Your recovery at home: Exercise
The first one to two weeks after birth
If you have concerns about your postpartum weight loss, talk with your health care provider.
- Limit your activity to caring for yourself and your baby.
- If you had an exercise routine during pregnancy, ask your health care provider when you can begin again. You can start the gentle postpartum exercise routine described below the day after you give birth.
If you had a Cesarean birth:
- Try not to lift anything heavier than your baby.
- If you have other children who want to be held, sit down and have them climb into your lap rather than lifting them.
- Limit your trips up and down stairs. Take the stairs slowly.
You can start doing Kegel exercises the day after your baby is born. You may need to build up to the number of Kegels you were doing before your baby's birth. Start with regular Kegels and build up to doing super Kegels.
An early postpartum exercise routine
You can also begin this exercise routine the first day after your baby is born. Start with doing each exercise two times a day. Each day do one more repetition per set
until you are doing 10 of each exercise two times a day.
Deep breathing with abdominal wall tightening
Position: Lying on your back or side with knees bent.
- Take a deep breath through your nose. Let your abdominal wall expand upward.
- With your lips slightly parted, blow air out through your mouth while tightening your abdominal wall.
- Keep blowing until you have emptied your lungs.
- Don't take too many deep breaths in a row or you might get dizzy.
Position: Sitting or lying.
- Pull your toes toward you as far as you can.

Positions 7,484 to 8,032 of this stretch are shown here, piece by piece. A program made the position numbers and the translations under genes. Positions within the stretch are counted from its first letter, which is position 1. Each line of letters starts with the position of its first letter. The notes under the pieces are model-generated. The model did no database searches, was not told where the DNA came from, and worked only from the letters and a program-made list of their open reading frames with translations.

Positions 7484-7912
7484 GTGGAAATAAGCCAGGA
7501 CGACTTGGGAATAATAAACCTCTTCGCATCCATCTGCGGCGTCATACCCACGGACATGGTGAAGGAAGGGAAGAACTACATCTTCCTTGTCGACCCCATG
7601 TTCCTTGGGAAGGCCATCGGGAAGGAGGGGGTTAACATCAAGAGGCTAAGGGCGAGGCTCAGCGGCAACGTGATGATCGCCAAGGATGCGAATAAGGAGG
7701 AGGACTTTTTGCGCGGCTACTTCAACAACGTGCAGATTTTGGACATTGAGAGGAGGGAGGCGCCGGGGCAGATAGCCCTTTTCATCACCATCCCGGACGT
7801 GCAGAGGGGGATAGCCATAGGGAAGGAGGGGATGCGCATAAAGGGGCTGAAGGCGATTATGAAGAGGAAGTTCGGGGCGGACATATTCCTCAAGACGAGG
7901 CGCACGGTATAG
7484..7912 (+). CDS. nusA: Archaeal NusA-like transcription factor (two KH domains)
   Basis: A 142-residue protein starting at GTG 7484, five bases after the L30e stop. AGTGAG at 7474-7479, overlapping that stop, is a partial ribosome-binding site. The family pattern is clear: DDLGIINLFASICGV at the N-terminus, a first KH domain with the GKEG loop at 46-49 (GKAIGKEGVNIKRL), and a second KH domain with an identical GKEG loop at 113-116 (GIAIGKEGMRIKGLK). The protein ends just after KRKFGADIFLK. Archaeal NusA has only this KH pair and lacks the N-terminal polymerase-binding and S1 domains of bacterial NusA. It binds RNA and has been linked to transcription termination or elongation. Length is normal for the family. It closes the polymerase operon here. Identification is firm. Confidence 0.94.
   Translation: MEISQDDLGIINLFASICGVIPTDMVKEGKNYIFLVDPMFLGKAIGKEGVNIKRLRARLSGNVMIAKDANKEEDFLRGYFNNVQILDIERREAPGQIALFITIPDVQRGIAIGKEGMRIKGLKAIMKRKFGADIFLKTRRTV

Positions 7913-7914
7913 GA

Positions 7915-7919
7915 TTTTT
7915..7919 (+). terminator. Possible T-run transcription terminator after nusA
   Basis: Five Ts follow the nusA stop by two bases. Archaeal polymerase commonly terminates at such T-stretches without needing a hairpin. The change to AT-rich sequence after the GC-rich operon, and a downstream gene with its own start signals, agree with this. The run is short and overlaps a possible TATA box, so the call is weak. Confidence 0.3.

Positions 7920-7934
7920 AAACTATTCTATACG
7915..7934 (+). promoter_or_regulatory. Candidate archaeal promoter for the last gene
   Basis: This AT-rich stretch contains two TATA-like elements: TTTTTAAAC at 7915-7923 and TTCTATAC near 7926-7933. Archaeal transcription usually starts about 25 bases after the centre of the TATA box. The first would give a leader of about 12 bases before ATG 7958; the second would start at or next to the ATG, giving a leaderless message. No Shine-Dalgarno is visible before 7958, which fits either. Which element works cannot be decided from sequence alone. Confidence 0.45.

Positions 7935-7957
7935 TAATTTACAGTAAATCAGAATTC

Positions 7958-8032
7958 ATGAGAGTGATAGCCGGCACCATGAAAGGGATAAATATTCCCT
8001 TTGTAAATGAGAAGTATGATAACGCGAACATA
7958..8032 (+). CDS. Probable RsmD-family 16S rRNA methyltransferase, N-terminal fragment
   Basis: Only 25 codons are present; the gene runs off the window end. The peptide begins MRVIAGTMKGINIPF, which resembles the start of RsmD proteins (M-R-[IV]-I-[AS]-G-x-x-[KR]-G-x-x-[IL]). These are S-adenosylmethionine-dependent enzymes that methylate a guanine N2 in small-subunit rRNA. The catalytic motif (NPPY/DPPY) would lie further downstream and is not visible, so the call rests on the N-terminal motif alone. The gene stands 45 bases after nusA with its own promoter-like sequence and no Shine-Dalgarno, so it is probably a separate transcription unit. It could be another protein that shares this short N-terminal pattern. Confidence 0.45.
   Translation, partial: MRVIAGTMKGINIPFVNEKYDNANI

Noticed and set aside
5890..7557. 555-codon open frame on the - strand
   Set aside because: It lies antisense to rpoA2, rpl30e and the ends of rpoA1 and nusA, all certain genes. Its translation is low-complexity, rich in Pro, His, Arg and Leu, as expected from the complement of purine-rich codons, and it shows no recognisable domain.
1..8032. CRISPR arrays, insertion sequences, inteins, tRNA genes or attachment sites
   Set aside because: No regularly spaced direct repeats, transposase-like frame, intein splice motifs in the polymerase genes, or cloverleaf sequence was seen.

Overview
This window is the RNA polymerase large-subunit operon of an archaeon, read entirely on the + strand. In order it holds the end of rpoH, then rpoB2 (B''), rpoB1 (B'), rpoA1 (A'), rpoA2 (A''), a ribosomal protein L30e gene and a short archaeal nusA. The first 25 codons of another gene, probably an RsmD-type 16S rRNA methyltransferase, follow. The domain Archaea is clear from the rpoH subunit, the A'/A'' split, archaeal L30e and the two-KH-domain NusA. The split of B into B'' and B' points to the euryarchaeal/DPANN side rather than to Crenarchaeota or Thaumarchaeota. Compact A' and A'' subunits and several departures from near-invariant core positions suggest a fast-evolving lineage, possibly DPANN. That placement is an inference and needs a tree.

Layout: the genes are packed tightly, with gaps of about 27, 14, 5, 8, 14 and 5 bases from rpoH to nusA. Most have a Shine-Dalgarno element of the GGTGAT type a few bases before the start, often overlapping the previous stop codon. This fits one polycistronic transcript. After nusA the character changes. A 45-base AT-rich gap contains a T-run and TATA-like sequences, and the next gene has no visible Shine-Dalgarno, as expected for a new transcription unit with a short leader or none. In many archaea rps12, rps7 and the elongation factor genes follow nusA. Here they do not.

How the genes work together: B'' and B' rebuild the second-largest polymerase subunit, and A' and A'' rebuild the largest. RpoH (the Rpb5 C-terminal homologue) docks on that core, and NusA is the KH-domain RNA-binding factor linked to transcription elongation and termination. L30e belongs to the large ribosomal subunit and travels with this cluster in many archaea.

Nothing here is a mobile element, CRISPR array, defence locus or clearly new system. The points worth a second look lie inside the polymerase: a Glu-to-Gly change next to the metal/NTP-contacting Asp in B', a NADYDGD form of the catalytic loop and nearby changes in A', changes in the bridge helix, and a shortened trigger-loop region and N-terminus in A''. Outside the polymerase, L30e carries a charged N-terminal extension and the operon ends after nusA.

- Point your foot downward.
- Rest before continuing. If pointing your toes downward causes cramps: pull up your toes, relax, pull up your toes, and relax.
Foot and ankle circles
Position: Sitting or lying.
- Make large, slow circles with each foot, first to the right, then to the left.
- This is an excellent exercise to improve the circulation in your legs.
Position: Lying flat on your back with your knees bent and your fleet flat on the bed or floor.
- Tilt your pelvis back by flattening your lower back against the bed or floor.
- Tighten your abdominal muscles and your bottom.
This exercise strengthens your abdominal muscles and helps relieve backache.
From three to six weeks after birth
- Gradually return to normal activities. If something feels like it's too much to do, don't do it.
- Bend your knees whenever you lift anything, including older children, to help prevent injuring your back muscles.
- Avoid heavy lifting and vacuuming for at least 6 weeks.
- Wait at least six weeks before starting exercises like running, sit-ups, or leg lifts unless your health care provider says you can start earlier.
- Before you start doing sit-ups or leg lifts, check to see if your abdominal muscles have separated:
- Lie on your back with your knees bent.
- Reach one arm toward your knees as you tighten your abdominal muscles and lift your head and shoulders.
- Put the fingers of your other hand just below your navel. You will feel your muscles tighten. If there is a separation between the two halves of your abdominal
muscles that is three or more finger widths, you will need to do a special exercise to reduce this separation. This exercise is described next.
- Exercise to reduce abdominal muscle separation:
- Lie on your back with knees bent and 12 to 16 inches apart.
- Cross your hands over your abdomen so that you will be able to support your abdominal muscles.
- Breathe in deeply. As you exhale, raise your head toward your chest and gently pull the separated muscles toward each other.
- At the end of the exhale, lie back and relax.
- Do a set of these exercise two times a day.
- Start with two repetitions and add one repetition a day. Work up to a set of 10 repetitions twice a day.
When the separation is less than two finger widths, you can start abdominal strengthening exercises, such as curl-ups and sit-ups.